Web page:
After a tumultuous two months of militaristic tactics that inflamed local BLM protests and caused national outrage, the federal agents deployed in Portland will be taking a step back as soon as Thursday.
Oregon Gov. Kate Brown announced Wednesday that federal agents from the U.S. Customs and Border Protection and U.S. Immigration and Customs Enforcement will soon begin a phased withdrawal from the state’s largest city, as directed by Acting Homeland Security Secretary Chad Wolf. Brown, a Democrat, said the decision was made after negotiating with federal law enforcement leaders and Vice President Mike Pence.
“These federal officers have acted as an occupying force, refused accountability, and brought violence and strife to our community,” Brown said.
On a press call about the situation, Wolf said state and local law enforcement “will begin securing properties and streets, especially those surrounding federal properties, that have been under nightly attack for the past two months.” DHS had deployed at least 114 agents to the Mark O. Hatfield Courthouse in downtown Portland alone as of mid-July, but the total number deployed in the area is unclear.
Department of Homeland Security agents will stay behind to ensure an easy transition of control to local law enforcement, Wolf told reporters. Federal Protective Service and U.S. Marshals will also remain present inside federal courthouses and other properties to ensure their safety. Once the violence dissipates, DHS will leave, but there’s no timeline as to when that’s expected to happen.
The announcement comes just hours after Trump told reporters in D.C. that federal presence in Portland would continue until local law enforcement could step up and take control of the situation.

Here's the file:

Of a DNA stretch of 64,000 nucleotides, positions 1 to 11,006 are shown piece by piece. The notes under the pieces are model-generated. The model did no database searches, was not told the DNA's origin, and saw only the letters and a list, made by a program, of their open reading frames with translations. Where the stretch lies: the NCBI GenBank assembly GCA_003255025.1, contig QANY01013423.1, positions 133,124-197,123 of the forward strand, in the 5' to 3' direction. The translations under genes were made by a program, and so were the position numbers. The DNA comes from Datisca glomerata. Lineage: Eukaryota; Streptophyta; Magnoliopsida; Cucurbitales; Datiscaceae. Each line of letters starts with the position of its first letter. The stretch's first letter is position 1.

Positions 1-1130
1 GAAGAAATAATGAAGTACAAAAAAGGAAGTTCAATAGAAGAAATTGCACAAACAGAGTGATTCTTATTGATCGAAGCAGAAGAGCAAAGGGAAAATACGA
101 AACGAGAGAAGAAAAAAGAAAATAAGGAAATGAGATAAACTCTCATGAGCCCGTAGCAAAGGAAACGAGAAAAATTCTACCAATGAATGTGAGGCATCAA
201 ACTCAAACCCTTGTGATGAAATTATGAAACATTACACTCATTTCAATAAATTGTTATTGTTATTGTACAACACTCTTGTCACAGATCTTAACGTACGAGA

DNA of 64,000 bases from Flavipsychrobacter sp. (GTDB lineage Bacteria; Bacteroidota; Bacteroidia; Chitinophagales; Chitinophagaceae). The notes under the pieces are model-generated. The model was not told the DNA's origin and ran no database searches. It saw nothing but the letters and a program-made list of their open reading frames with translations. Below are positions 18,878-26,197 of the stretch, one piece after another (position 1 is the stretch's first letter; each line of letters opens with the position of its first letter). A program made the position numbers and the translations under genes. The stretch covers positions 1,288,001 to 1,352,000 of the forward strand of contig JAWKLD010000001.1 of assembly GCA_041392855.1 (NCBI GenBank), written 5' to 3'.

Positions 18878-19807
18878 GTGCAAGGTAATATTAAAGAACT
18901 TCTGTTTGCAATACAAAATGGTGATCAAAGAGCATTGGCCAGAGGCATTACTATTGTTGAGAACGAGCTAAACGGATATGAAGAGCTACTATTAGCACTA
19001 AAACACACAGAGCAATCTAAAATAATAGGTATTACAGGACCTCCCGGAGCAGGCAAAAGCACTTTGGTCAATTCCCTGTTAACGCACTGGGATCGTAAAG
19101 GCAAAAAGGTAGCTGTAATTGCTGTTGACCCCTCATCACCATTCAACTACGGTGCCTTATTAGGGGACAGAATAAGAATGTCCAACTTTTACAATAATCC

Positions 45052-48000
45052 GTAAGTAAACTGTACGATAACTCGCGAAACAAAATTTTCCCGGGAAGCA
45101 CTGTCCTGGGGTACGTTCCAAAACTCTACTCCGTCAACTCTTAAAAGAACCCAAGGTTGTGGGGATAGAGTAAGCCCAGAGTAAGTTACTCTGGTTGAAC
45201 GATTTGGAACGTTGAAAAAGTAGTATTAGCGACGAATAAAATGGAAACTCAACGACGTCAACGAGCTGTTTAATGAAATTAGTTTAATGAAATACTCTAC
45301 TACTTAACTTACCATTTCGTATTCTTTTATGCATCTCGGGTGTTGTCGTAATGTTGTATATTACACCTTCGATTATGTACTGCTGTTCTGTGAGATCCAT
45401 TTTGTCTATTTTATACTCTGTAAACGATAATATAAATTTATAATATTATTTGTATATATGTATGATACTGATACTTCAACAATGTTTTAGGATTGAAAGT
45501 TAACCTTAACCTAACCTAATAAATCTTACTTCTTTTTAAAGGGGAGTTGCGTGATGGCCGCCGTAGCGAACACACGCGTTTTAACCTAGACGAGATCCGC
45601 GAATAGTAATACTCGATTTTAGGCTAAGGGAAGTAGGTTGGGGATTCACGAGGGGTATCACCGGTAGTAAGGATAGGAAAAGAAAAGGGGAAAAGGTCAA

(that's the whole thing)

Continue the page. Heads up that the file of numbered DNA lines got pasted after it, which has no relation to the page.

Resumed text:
“Either they’re gonna clean up Portland soon, or the federal government is going up, and we’re gonna do it for them,” he said according to the Associated Press. “So either they clean out Portland — the governor and the mayor, who are weak — either they clean out Portland, or we’re going in to do it for them.”
Federal agents descended on Portland in June in reaction to protests following the death of George Floyd at the hands of Minneapolis police. The agents, in camo gear and no badges, have violently clashed with peaceful protesters repeatedly in recent weeks, using tear gas, firing rubber bullets, using batons and other means of dissipating crowds and conducting sweeping, questionable arrests in unmarked vehicles. One video showed agents beating a Navy veteran with a baton in the legs and hands and spraying tear gas into his face. Bystanders have repeatedly said they’ve seen officers pull up in unmarked vans before leaving the scene. Some protesters have been critically wounded by officers firing their weapons into crowds. A total of 94 people have been arrested since July 4 according to DHS.
The deployment of federal agents has been part of “Operation Legend,” the Trump administration’s effort to send as many as 60,000 agents to cities like Chicago, Albuquerque, and Portland to quell what they consider violent protests.
In Portland, the violence only seemed to bring out more people to join the protests and emboldened them to respond.
Earlier this week, the U.S. Marshals Service and Department of Homeland Security had been taking steps towards deploying an additional 100 officers to the city in case backup was needed in the coming days.
President Trump and the rest of his administration have frequently used Portland as an example of a U.S. city in need of “law and order.” He bragged about the use of tear gas on Portland Mayor Ted Wheeler last week as he stood outside a federal courthouse with other protesters.
“He made a fool out of himself,” Trump said Friday. “He wanted to be among the people, so he went into the crowd and they knocked the hell out of him. That was the end of him. So that was pretty pathetic.”
Cover: Federal officers advance on retreating demonstrators after an illegal assembly was declared during a Black Lives Matter protest at the Mark O. Hatfield United States Courthouse Wednesday, July 29, 2020, in Portland, Ore. (AP Photo/Marcio Jose Sanchez)